By Michael Paletta|
A crucial - and often overlooked - aspect of keeping a reef aquarium is water movement. Proper water movement goes a long way toward helping a reef system thrive.
The importance of water movement
In nature, corals and other reef inhabitants are accustomed to rapid, constant water movement, and have evolved physiologically to benefit from it. Water movement is important for several reasons:
- Growth - Water currents bring corals, clams, and sessile invertebrates the food, oxygen, nutrients, and movement necessary to stimulate growth.
- Waste Removal - Currents "clean" corals by carrying away waste products and sediment that promote damaging algae growth.
- Fish Health - Strong current demands increased movement among fish, and helps them burn off excess fat found in many commercial fish foods.
How to achieve proper water movement
To best simulate natural water movement in your reef aquarium, you must first understand the three main types of water movement. 1) Laminar flow is characterized by a steady, unidirectional flow, and is most often produced by powerheads. 2) Surge is similar to laminar flow, only stronger, for a shorter duration, and followed by a weaker reverse flow. Surge is best illustrated by the sudden movement of an entire school of fish in a single direction, followed by their sudden return to the initial location once the surge has passed. 3) Turbulence is the random flow of water in multiple directions. Of the three types, turbulence is the most desirable and the most difficult to replicate.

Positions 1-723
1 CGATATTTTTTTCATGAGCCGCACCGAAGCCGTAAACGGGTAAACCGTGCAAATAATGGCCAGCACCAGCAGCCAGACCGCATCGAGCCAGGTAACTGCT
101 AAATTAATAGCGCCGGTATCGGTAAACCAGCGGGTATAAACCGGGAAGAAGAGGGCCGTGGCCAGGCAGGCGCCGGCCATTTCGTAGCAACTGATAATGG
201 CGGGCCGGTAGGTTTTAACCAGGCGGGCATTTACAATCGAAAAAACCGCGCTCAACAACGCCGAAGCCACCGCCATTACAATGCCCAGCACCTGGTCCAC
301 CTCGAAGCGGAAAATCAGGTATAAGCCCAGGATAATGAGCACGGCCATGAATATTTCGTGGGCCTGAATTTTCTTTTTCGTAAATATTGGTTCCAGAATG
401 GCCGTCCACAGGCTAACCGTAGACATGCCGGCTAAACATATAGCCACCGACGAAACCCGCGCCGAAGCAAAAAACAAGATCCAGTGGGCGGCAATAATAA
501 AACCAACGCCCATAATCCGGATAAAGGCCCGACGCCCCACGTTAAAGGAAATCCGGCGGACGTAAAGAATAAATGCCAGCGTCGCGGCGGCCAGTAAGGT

You can create water movement in your reef aquarium using several means:
Powerheads, while relatively inexpensive, produce only laminar currents. If you choose to implement a powerhead, do not aim water flow directly at invertebrates - the flow may be too intense and organisms may suffer damage. You can, however, direct flow to a specific area to reduce detritus buildup. Depending on your aquarium setup, you can create multi-directional flow with a powerhead by adding PVC pipe and fittings to the outflow.
Oscillating powerheads rotate within the aquarium and direct water over a wider area. By implementing several of these devices, you can create a turbulence pattern similar to that found on a reef.
Electronic wavemakers may be used with multiple standard or oscillating powerheads to produce turbulence by shutting the powerheads off and on in random fashion.
Water flow diverters, installed on the return of your main filtration, contain a pressure activated switching valve that acts as an alternating tee, splitting your return line into two separate outputs to create beneficial currents. If your aquarium is large, you can use more than one valve after the tee to create several currents.
Important water flow considerations
Regardless of how you choose to create water movement in your aquarium, prevent salt spray by minimizing bubbling and surface agitation. While salt spray may not initially be problematic, a fine coating of salt will eventually reduce the intensity of the lights and creep into everything around the tank, seriously damaging electrical fixtures/appliances.
While good water movement is critical for the health of your reef aquarium, too much water movement can be unhealthy. If current is too strong in a particular area, corals will grow around that spot. While inhabitants generally adapt to water movement patterns, you must pay close attention to the growth and development of your reef system, and adjust water flow to levels under which inhabitants thrive. With proper planning and equipment, you can easily create healthy water motion within your aquarium.
Michael Paletta is the author of two books, "The Modern Marine Aquarium" and "Ultimate Reefs," and has acted as a consultant with the National Aquarium in Baltimore and the Pittsburgh Zoo Aquarium.